Alexander Casassovici is the CEO and co-founder of Azarus.io. Azarus.io claims to be the biggest game for streams where creators challenge their viewers over mastery of the game they stream. Casassovici is a serial entrepreneur and a technologist, advisor to multiple blockchain and non-blockchain companies. He was instrumental in the creation of the first connected children’s toy, Spykee, and has over a decade of experience in building interactive mobile services, cloud services, VR devices, and more recently AI-powered community platforms for the gaming industry. When he’s not working, you can find him trail running in the Marin headlands, leading the local elementary school’s engineering club, scuba diving in kelp forests, or completing quests, solving puzzles or bush-hiding in PC, console and mobile games.
Casassovici joins us for Pocket Gamer Connects Helsinki Digital 2020 where he helps creators drive watchtime and playtime to their games, providing lessons and case studies.
Before the event takes place next month, we caught up with Casassovici to see what’s changed in the games industry since he joined, and what trends he expects to see over the next 12 months in the industry.
PocketGamer.biz: Tell us a bit about Azarus.io
Alexander Casassovici: Azarus.io is the biggest game on streams today. We were one of the first companies building a Twitch Extension and have been building the biggest game as an overlay to streams.
What does your role entail?
The industry has a place for everybody, it's about following your dreams and finding a path - and a team - that works for you
As the CEO, my role has multiple facets, but my main focus is on helping the team build the best product possible and helping our network of creators and publishers drive strong impact through it. I wish I were still coding a bit, but I rarely do more than spreadsheet macros these days.
Why did you want to work in the games industry?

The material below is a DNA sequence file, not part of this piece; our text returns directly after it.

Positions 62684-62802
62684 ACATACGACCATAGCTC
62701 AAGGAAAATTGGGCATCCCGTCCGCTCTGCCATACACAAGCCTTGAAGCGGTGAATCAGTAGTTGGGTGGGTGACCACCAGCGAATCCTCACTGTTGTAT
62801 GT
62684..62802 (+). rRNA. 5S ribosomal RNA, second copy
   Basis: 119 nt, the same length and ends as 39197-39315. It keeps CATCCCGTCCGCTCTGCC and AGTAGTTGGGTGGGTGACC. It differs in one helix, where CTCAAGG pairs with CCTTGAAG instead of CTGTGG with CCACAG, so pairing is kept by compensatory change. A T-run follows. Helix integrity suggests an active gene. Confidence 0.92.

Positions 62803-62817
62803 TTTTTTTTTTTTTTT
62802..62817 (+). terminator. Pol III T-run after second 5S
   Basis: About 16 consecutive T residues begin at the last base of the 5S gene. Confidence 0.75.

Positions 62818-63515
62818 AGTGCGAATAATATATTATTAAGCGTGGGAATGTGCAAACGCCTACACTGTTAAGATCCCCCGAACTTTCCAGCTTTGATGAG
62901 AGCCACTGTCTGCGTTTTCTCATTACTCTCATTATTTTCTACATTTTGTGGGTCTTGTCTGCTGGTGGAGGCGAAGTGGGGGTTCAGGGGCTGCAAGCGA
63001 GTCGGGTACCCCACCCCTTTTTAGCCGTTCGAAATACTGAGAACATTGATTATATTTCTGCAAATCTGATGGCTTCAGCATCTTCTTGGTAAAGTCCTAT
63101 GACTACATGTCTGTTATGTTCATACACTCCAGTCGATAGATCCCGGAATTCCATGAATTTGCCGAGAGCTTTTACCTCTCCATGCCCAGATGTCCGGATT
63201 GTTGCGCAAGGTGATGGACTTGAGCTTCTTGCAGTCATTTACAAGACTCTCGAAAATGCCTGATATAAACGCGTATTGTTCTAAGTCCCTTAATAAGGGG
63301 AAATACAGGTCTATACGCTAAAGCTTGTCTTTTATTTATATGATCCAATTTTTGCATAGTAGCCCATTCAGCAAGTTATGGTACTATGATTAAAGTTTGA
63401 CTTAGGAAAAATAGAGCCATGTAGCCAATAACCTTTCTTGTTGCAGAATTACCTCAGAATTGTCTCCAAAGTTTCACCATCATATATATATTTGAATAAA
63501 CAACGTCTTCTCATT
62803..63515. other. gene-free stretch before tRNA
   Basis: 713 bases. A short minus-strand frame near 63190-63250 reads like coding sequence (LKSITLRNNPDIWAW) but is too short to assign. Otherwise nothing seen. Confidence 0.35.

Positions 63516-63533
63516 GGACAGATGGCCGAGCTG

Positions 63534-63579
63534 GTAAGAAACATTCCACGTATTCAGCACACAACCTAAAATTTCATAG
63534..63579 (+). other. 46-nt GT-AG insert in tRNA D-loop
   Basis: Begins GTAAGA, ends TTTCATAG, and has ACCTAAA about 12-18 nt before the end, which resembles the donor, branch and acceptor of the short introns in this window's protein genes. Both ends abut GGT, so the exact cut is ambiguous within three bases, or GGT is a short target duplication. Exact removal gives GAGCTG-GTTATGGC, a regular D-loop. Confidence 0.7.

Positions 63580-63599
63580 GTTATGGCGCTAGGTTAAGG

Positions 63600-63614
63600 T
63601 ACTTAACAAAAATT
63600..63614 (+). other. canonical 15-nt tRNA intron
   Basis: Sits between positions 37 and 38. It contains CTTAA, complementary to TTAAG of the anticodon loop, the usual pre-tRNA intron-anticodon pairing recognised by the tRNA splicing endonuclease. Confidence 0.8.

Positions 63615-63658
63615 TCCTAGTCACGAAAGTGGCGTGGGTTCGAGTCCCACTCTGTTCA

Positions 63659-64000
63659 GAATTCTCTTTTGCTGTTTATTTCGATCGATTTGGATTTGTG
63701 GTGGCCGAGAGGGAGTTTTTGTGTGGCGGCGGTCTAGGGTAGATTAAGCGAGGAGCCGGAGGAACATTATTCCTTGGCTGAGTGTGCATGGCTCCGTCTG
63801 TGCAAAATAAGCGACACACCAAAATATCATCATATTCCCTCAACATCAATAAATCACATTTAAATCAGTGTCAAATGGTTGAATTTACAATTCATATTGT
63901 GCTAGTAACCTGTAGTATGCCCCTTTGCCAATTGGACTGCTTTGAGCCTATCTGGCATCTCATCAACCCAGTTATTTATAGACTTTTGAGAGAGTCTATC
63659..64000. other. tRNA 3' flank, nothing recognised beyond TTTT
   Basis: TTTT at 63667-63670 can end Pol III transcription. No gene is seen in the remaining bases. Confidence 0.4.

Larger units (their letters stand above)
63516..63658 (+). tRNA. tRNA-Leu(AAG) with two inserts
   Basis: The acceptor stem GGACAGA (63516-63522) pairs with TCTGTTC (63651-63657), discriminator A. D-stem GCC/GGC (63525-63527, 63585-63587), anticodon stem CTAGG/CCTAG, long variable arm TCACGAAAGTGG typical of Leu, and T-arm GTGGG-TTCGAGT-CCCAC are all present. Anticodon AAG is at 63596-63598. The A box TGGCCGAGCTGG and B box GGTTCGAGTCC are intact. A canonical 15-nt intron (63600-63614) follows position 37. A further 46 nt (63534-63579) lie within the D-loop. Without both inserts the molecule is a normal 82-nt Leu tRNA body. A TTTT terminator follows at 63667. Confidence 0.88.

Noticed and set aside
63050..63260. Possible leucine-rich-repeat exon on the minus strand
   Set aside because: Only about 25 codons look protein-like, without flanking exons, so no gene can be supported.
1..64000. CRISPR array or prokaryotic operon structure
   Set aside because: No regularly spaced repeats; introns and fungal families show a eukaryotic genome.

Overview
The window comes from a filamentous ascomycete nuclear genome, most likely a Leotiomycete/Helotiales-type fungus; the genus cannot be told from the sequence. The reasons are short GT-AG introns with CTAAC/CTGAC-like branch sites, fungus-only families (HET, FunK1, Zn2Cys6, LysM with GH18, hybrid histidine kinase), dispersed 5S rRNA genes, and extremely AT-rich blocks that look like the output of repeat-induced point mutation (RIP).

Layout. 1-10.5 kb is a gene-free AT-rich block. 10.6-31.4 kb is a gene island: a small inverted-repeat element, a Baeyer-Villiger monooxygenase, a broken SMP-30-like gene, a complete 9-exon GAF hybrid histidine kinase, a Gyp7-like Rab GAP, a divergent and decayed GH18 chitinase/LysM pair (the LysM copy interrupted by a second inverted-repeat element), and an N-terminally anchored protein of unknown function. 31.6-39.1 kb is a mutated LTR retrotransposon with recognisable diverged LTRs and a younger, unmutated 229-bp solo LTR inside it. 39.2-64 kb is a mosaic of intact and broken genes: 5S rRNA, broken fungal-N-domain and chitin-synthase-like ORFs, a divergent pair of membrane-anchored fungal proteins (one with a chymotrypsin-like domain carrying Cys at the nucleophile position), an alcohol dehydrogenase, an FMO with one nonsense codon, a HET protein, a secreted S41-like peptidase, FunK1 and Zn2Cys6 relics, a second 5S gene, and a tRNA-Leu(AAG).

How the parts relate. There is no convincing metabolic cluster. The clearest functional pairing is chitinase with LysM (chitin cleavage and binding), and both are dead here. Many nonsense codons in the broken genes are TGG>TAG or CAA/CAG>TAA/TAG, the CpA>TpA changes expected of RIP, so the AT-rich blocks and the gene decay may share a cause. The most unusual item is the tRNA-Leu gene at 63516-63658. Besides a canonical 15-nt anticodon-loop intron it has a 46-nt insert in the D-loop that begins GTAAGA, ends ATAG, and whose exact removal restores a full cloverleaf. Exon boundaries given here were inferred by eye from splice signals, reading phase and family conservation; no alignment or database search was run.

I grew up with an Amstrad CPC 6128 and a GameBoy and have always been a gamer. As an engineer, I am passionate about building products and solving problems, and I see the games industry as a unique place where passion, technology and art exist together to - often more than not - create deep and beautiful experiences.
What advice would you give to anyone looking to get into it?
The industry has a place for everybody, it's about following your dreams and finding a path - and a team - that works for you.
What are your thoughts on the industry in the last 12 months?
With E3's cancellation this year, I feel 2020 generated a strong reality check with most publishers taking a more agile approach to new titles marketing more in line with the nature of those titles. I'm excited to see the industry recognizing more and more the role of creators and online communities beyond ‘hardcore’ Twitch personalities.
What major trends do you predict in the next 12 months?
I expect to see more games taking streaming into account in their game design but I also expect creators to start upping their games when it comes to interacting with their communities
In the next 12 months I expect to see more games taking streaming into account in their game design - just like Hyperscape - but I also expect creators to start upping their games when it comes to interacting with their communities. A lot of the infrastructure is starting to mature and what we have beet testing in 2020 will become something viewers expect in 2021.
How has the games industry changed since you first started?
Games have deeply changed from games sold in boxes in retail, to now live games that live in beta forever! The expectations from the players have changed along with the way games are made and monetized, and the industry as a whole has not fully adjusted to that shift.
Which part of the Connects event are you most looking forward to and why?
I just love the matchmaking aspect. I've been coming to the conference for years, and some connections I've made during the conference have been game changing for me. Whenever I get to sit in sessions I love to project myself on how others are seeing the wind blow and take that time to compare it with how I'm seeing it - and more often than not this will generate light bulb moments for me!